500 startups later: Dave McClure rates his own startup and the “genius emerges slowly” theory


When you come to a 500 Startups demo day event, you’d be hard-pressed to miss Dave McClure. Clad in his black 500 Startups t-shirt, jeans and flip-flops, he is a force on stage. McClure grabs the mic to introduce each startup before its pitch, jamming with the founders when their intro music comes on, and heckling a few of them in the process. That means that in the span of a few hours, it’s not uncommon to see McClure do the robot or dance as hard as the founders themselves.

This past June, McClure and his team had reason to celebrate — 500 Startups, the seed investment venture capital firm he founded in 2010, hit its namesake number of investments. But more broadly, McClure and his team are growing into their role as investors, figuring out how to scale the business. My colleague Katie Fehrenbacher profiled McClure’s investment thesis…

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Are these the hottest startups around, or the next billion-dollar exits?


LinkedIn (s lnkd) has released its second-annual ranking of the startups that Silicon Valley engineers most want to work for, and enterprise IT carried the day. Hadoop and flash storage seem especially hot, with Cloudera topping the list. However, the rankings (assuming they really do say what they purport to say) might suggest more about where seasoned engineers think they can cash in on an acquisition or IPO than they do about what technologies engineers really want to work on.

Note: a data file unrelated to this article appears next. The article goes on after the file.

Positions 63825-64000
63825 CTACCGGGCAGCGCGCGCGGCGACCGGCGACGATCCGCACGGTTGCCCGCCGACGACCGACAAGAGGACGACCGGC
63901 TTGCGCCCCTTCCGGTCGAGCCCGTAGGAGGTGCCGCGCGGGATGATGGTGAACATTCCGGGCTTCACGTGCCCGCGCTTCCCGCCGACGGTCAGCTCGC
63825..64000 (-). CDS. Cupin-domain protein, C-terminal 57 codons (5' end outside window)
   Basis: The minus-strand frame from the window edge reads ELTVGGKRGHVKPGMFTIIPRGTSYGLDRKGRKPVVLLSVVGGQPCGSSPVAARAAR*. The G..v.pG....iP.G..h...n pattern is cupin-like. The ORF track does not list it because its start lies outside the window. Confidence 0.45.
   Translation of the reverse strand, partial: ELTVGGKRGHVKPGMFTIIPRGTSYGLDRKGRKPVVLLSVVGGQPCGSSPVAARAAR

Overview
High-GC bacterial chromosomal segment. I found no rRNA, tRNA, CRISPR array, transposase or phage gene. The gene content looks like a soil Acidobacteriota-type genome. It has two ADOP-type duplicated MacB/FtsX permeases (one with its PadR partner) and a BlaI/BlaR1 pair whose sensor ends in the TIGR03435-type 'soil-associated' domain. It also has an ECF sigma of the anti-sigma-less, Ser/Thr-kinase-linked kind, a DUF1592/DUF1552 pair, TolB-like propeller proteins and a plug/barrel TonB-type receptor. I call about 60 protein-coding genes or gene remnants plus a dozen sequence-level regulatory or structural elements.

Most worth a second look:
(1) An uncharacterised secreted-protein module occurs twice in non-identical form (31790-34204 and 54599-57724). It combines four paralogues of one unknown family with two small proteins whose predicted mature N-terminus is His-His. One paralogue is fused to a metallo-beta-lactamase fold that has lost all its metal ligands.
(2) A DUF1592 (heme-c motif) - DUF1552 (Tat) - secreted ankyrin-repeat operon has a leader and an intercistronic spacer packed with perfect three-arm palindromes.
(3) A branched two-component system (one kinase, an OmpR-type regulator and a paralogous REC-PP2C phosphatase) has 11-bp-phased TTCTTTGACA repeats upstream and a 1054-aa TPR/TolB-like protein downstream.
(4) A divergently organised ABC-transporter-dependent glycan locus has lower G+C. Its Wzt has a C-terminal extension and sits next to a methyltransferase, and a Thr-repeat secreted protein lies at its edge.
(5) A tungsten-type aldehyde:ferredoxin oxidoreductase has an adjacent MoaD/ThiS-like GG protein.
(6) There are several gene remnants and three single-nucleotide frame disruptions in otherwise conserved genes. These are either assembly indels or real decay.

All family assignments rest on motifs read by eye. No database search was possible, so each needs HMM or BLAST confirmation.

Here’s the list in its entirety, along with anecdotal evidence to support my claim:

  1. Cloudera (hired new CEO, has raised boatloads of money and talking IPO)
  2. Dropbox (has raised boatloads of money and is talking IPO)
  3. Violin Memory (has raised boatloads of money and talking IPO)
  4. Nimble Storage (has raised boatloads of money and talking IPO)
  5. Hortonworks (has raised quite a bit of money

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